SIMPLE ZERO WASTE START-UP GUIDE
Zero waste is the goal to send nothing you buy to a landfill. The three R’s- reduce, reuse, recycle, and composting is what you do to make small changes that add up to a big difference. Less is more. We live in a disposable society where items that are no longer needed end up in the landfill. Moving into the no waste lifestyle is simple with a few modifications.
Every year toxins from cleaners, batteries, electronics, and other items are sent to landfills. These items can leak dangerous chemicals into the soil. These substances end up in our water supply and ocean from runoff. Some of our trash doesn’t even make it the landfill; instead, it ends up in the ocean harming wild life.
The hardest part of a no waste lifestyle is getting started, and it is a process. Read below for a Simple Zero Waste Start-up Guide to help you achieve your goals.
You do not have to go out and buy every zero-waste substitute. It is easier to replace your non-zero waste items as they run out. It doesn’t make sense to throw away unused items, because that would be wasteful too, right? Make sure to recycle and compost whatever you can. Reuse old item, donate, or give away items as gifts. The goal of no waste living is to keep stuff out of landfills and recycle your waste.
Here is a Simple Zero Waste Start-up Guide:
Start by recycling. This may seem like an easy decision, but you would be surprised how many people do not recycle. If there is no recycling program in your area, look up the local recycling plant and start with one item at a time. Most plants accept aluminum cans, paper, cardboard, and some plastic items.
REUSABLE KITCHEN ITEMS
- Straws - Request no straw with your drinks when you order out, or bring your own reusable straw.
- Water Bottles - Plastic bottle should be the first thing that goes when starting a zero-waste lifestyle. Buy a reusable water bottle. According to The Guardian, the number of plastic bottles purchased will increase 20% by 2021.
- Universal Coffee Filters - Using a universal coffee filter for the coffee maker, and reusable k cups for your Keurig. This saves the plastic cups from getting tossed into landfills, and you can use any type of ground coffee. It is a great money saver if you buy your coffee in the bulk foods section.
- Glass Jars - Instead of using plastic containers and Ziploc bags to store food, supplies, or other items, replace them with glass jars. You can find a lot of these at thrift shops at a lower price. The jars are perfect for taking a salad with you for lunch.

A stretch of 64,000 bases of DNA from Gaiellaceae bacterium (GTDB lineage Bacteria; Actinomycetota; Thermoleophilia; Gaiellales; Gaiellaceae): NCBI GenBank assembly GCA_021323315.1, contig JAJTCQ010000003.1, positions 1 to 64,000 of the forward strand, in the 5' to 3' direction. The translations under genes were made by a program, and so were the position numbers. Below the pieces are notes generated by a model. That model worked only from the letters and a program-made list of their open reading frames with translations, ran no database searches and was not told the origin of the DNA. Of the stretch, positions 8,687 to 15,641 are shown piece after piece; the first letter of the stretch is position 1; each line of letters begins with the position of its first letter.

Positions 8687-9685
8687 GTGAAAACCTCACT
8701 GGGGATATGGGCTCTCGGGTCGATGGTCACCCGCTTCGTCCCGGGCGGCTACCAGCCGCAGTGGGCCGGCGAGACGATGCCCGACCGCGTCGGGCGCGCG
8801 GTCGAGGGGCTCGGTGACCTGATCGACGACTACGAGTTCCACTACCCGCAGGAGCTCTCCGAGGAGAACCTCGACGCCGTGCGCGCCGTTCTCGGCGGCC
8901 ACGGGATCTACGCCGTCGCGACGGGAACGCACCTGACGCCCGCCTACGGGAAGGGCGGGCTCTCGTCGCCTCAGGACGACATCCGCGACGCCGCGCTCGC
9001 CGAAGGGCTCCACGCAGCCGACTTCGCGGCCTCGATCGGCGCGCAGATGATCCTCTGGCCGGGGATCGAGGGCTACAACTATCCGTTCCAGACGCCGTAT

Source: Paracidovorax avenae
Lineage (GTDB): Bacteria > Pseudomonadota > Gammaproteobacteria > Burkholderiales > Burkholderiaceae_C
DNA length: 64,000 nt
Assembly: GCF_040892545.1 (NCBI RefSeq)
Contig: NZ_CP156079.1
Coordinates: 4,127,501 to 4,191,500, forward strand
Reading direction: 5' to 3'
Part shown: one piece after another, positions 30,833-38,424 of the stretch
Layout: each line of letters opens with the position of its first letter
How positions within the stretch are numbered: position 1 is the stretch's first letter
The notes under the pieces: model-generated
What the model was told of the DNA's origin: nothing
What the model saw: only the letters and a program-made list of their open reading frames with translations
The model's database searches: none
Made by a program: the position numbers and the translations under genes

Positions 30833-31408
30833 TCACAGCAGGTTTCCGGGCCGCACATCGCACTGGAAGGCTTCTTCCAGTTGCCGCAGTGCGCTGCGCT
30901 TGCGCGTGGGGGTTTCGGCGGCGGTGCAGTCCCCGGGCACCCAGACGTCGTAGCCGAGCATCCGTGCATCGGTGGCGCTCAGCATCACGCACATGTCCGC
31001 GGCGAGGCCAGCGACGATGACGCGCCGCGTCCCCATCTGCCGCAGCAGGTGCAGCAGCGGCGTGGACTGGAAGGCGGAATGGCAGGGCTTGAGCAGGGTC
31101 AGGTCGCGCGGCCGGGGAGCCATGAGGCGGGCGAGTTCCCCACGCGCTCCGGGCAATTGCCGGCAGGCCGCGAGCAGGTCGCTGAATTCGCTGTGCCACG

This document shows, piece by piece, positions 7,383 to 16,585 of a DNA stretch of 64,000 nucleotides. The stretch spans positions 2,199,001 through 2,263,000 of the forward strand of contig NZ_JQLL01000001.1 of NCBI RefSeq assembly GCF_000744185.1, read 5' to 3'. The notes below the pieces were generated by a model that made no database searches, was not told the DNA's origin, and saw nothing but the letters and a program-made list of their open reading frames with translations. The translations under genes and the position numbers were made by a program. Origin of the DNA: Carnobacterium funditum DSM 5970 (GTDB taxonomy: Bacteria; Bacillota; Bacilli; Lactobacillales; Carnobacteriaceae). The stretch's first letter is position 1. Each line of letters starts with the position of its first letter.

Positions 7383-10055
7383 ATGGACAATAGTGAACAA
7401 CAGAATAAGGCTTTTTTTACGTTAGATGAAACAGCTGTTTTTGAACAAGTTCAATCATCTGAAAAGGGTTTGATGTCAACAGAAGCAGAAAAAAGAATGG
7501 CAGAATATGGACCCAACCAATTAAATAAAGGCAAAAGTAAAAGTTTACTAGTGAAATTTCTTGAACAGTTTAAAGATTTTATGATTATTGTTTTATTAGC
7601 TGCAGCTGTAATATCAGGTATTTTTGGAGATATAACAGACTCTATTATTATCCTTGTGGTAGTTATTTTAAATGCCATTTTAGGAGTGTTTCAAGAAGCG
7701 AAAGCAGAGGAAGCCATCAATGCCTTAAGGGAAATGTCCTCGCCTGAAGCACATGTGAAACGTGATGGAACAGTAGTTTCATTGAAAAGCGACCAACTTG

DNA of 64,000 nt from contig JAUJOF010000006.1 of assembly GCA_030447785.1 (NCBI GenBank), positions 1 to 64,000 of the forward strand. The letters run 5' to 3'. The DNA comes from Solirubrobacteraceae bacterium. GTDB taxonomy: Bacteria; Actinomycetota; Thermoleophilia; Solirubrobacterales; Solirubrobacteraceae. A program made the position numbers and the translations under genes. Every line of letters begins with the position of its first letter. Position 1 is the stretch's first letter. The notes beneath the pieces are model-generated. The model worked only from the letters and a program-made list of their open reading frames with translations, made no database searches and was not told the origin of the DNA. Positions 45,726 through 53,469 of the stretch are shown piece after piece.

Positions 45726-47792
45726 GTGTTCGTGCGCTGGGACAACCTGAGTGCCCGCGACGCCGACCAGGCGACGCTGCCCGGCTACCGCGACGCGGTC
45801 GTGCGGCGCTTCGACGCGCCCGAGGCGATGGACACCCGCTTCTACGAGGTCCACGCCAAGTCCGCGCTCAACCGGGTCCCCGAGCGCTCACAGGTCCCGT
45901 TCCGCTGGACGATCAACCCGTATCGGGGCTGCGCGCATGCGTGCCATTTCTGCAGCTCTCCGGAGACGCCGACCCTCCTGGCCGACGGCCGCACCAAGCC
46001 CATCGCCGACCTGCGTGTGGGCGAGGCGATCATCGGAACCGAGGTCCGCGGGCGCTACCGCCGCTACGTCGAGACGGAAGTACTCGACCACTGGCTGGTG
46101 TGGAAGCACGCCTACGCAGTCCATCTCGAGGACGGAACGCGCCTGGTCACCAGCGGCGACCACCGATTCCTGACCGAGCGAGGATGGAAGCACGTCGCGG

- Reusable Shopping Bags - Opt for bringing your own reusable shopping bags made from cloth and are machine washable. In California, customers who do not bring their own bag, are charged $0.10 each bag from the store. You can also buy reusable produce and bulk food bags.
- Bulk Food Items - Check out your grocery store’s bulk bin section. This is a fantastic way to cut food packaging. You can use cloth cinch bags for dry foods and bring glass jars for the wet. You can write on the bulk foods tag how much your jar weighs to have subtracted from the total weight at check out.
- Bamboo Utensils - Bring your own eating utensils instead of using plastic ones. There are reusable organic bamboo cutlery sets that are biodegradable, and BPA free.
- Cloth Napkins - Stop using paper towels and sponges. Instead, cut up old linens as napkins and use for cleaning. You can even use cloth napkins in place of paper ones.
- Cloth Hankies - Instead of buying boxes of tissue paper, invest in handkerchiefs as your grandparents did. There are vintage reproductions of unique floral design cloth hankies.
- Clothing Consignment - Donate unused items in suitable condition to help the second-hand marketplace. Think second-hand when you need to buy additional items.
- Reusable Toothbrush - Instead of buying a new plastic or battery-operated toothbrush, choose a bamboo toothbrush.
- All Natural Toothpaste - Create your own toothpaste by using natural ingredients.
- Bar Soap - Buy light packaged, or unpackaged bar soap. If you are unable to find unpackaged bar soap, there are some packaged in recyclable paper instead of plastic.
Start composting to reduce the amount of food waste sent to the landfill. Find out if your city offers a curbside composting program like Portland Oregon. Portland reported a 44 percent drop in trash collected from the curb after the food composting program started. If there is no curbside compost program in your city, start your own composting. Your city may also offer curbside yard debris pickup.
Remember that change is tricky for everyone, even if you are the one making the first move. Choose the easiest things for you to change first. This simple zero waste start-up guide will help you move in the right direction. The no waste lifestyle is next to impossible, even if you reduce your garbage output to a pint-sized jar in a year. You cannot completely control the manufacturing of products used every day. You can control what products you spend your money on. Getting as close to zero waste as possible, is an attainable goal with the help of this Simple Zero Waste Start-up Guide
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